Canadian Forest Service Publications

Should sustained yield be part of sustainable forest management? 2005. Luckert, M.K.; Williamson, T.B. Canadian Journal of Forest Research 35(2): 356-364.

Year: 2005

Available from: Northern Forestry Centre

Catalog ID: 26944

Language: English

CFS Availability: Order paper copy (free), PDF (request by e-mail)

Abstract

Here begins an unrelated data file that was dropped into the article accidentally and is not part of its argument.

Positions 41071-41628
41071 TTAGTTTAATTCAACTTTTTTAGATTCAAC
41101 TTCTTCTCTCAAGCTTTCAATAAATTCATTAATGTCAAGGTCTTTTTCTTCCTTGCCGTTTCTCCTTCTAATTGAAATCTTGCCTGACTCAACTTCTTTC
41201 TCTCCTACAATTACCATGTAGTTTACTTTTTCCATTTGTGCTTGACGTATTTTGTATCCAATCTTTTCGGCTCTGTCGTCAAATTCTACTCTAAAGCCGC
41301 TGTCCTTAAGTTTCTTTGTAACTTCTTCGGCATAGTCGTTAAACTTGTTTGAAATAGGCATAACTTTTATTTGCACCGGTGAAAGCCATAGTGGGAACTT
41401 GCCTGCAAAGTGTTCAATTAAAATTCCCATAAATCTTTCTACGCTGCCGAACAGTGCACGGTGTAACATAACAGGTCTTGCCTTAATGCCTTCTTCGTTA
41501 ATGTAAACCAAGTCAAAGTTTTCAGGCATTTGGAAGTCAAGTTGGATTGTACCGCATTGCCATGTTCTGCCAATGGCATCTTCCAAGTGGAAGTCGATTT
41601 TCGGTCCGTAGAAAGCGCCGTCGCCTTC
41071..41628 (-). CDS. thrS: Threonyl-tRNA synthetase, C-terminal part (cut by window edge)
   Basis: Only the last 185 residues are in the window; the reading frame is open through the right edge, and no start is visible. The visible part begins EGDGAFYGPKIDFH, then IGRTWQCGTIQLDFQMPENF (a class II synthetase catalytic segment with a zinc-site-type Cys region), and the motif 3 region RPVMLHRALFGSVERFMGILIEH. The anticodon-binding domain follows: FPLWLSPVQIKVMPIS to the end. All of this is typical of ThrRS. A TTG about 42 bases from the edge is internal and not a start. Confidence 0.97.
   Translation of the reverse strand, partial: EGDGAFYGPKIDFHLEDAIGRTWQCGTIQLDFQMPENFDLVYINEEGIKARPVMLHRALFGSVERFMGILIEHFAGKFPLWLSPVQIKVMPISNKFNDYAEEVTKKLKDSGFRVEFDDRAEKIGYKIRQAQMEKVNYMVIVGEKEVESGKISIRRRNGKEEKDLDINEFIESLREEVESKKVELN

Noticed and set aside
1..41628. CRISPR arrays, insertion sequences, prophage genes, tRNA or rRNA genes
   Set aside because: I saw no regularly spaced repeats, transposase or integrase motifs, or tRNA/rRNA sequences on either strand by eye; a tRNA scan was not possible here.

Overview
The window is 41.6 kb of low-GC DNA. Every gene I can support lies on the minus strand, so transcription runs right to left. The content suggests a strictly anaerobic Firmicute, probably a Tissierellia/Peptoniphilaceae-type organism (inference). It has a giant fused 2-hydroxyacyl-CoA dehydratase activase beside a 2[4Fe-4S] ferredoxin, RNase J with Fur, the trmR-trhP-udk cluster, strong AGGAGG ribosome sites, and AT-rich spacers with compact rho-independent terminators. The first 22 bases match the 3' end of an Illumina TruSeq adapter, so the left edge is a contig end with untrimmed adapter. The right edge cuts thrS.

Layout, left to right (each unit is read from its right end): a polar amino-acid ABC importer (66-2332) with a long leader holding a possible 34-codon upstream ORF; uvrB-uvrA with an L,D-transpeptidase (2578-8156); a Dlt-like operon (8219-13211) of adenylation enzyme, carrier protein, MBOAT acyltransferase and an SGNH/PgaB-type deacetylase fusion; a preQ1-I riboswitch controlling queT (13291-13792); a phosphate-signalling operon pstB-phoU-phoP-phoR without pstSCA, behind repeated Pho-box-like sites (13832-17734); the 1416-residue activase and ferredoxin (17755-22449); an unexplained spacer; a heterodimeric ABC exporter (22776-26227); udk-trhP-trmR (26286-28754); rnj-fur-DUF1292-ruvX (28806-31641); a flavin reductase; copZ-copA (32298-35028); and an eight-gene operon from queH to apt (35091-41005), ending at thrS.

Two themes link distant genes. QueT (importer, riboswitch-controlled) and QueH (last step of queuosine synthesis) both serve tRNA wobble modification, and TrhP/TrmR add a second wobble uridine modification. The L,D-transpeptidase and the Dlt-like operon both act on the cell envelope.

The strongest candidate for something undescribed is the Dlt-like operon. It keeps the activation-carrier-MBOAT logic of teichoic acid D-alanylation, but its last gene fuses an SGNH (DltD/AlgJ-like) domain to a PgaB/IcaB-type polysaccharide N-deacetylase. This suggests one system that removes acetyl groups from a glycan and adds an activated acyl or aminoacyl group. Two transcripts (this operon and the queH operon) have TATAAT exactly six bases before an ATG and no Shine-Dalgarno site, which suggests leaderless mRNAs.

This paper considers the question of whether sustainable forest management (SFM) should continue to incorporate sustained yield (SY) requirements, as it currently does in many jurisdictions. We evaluate the extent to which SY and SFM are consistent with notions of weak and (or) strong sustainability. Strong sustainability implies placing constraints on the reduction of stocks of natural capital to prevent irreversibility and (or) protect flows of services that have public good characteristics. In contrast, weak sustainability may allow market forces to draw down stocks of natural capital so long as levels of total capital (including human-made and natural capital) are maintained. We argue that with SY policies, we have probably chosen to attach strong sustainability policies to the only forest resource that does not need such protection (i.e., timber), while we have excluded other resources that could well need such protection (e.g., biodiversity) for pursuing SFM. Thus, the concept of allowable annual cuts could be dropped from SFM to be replaced by safe minimum standards on components of forest capital that are subject to irreversibility and (or) that have public good features. In other words, if we truly wish to pursue SFM, it may be necessary to leave SY behind.

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